Here’s an excerpt from a recent New York Times article on Intrade:
INTRADE is an online betting site with an enviable record for predicting Oscar winners and political events. It’s gotten the last two American presidential elections right. Now it’s wading into the perils of the euro zone.
Have you seen this?
It’s politics, Greek style. The thug is the spokesman for the “extreme-right” (Washington Post) Golden Dawn party. After slapping the one female politician and throwing water on the other, he is now suing both on charges of “unprovoked insults,” along with the TV station for “illegal detention” following the incident.
There were several releases this week that were quite wide of marks of economists. First off, Mortgage Applications jumped by a whopping 18%. As has been the case, much of the increase was driven by refinance activity, but purchase applications were up 13.1%, as shown below. Still, it’s hard to call the purchase application anything but a flatline. For the economy’s sake, every refinance increases disposable income to be used for spending or debt reduction.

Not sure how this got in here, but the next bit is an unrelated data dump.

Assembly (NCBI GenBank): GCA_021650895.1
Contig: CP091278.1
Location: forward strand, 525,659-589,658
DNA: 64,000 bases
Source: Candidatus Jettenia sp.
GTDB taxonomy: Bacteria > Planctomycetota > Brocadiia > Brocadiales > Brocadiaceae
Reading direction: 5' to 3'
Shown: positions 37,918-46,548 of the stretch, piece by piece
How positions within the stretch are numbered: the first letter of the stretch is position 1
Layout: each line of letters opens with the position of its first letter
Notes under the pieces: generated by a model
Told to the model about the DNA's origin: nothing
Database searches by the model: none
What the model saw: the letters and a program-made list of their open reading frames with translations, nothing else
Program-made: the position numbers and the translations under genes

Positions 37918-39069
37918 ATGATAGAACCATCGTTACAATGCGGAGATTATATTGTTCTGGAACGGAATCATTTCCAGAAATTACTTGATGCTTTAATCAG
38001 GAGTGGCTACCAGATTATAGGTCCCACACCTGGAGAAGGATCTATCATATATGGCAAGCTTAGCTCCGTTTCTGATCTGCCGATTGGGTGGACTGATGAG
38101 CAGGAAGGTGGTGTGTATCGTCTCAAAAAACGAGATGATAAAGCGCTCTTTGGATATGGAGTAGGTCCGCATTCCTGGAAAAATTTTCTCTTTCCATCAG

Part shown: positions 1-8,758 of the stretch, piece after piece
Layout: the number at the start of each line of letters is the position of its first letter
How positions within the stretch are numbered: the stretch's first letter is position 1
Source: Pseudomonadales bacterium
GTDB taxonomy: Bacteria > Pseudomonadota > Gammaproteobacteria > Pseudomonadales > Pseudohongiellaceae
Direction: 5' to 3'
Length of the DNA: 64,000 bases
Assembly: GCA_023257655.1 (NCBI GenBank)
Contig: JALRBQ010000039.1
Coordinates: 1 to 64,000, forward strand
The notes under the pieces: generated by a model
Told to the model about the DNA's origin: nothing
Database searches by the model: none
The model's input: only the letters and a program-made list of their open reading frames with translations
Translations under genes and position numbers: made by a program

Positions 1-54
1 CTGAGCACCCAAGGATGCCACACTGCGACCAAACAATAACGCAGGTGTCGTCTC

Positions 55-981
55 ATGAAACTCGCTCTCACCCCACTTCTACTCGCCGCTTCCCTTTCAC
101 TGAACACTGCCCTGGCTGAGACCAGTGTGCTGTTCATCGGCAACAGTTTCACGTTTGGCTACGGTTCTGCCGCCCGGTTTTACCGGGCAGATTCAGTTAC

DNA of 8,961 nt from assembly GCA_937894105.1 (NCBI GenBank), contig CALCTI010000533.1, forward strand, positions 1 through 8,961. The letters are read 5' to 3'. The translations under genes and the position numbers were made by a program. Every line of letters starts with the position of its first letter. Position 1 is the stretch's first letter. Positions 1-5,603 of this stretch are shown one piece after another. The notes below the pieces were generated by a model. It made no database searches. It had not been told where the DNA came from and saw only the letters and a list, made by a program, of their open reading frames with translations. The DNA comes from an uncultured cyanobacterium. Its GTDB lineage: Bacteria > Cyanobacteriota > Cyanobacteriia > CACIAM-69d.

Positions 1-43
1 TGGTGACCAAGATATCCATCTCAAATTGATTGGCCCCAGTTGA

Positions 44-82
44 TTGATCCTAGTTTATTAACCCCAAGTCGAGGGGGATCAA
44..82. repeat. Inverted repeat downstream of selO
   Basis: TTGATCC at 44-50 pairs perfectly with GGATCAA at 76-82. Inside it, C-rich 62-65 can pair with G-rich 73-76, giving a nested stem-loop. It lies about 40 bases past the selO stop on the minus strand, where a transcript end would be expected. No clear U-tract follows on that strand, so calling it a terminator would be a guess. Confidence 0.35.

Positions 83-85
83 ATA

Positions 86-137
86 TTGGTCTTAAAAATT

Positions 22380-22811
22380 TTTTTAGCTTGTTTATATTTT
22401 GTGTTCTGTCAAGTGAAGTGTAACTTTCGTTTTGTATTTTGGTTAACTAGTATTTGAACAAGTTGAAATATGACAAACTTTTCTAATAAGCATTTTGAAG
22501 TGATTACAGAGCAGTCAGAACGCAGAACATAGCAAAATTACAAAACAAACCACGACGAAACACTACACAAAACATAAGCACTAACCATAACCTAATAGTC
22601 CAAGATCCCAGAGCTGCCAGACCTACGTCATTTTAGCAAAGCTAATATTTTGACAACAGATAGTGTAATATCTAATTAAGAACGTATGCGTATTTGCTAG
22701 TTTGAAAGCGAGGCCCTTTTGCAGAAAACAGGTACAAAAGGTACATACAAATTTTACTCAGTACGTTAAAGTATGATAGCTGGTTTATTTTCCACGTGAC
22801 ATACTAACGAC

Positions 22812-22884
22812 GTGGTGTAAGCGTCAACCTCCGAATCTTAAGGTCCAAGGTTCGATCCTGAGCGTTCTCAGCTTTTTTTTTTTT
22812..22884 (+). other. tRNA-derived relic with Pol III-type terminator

The Producer Price Index showed that prices in May fell sharply (by 1%), and that produced a year-over-year inflation rate of 0.7%. Meanwhile, the Consumer Price Index rose by just 0.2% in May, and that helped produce a year-over-year rate of 2.3%. Initial Jobless Claims rose by 6,000 this week instead of declining by the expected 5,000.
The shocker-of-the-week award goes to the Empire State Manufacturing index, which fell from 17.09 to 2.29. As the chart, below, shows, it’s not uncommon for this series to evidence this sort of volatility, but to the extent it measures what it’s title says it does, it’s reflective of a contraction in New York manufacturing activity. The chart below also shows the tendency of the index to lag the turns in the Citigroup Economic Surprise index, one of my favorite. The red-arrowed lines below show the lag in the peaks and troughs of both indexes. If the recent past is any guide, there’s likely to be more downside in store for the New York indicator.
Finally, University of Michigan Consumer Confidence unexpectedly fell this week. It had risen smartly last week, but this week fell by 6.6%. Typically, there’s a pretty tight correlation between consumer confidence and fuel prices, but that doesn’t seem to have been the case for May.
Key indicators to watch
- Job Openings Labor Turnover Statistics (JOLTS) report
- Federal Open Markets Committee rate non-decision
- Initial Jobless Claims
- Philly Fed
- Leading Economic Indicators
- NAHB Housing Market Index
- Housing Starts
- Building Permits
- MBA Mortgage Applications
- Existing Home Sales
- House Price Index
Graig Stettner, CFA, CMT
Chief Investment Officer
Tower Private Advisors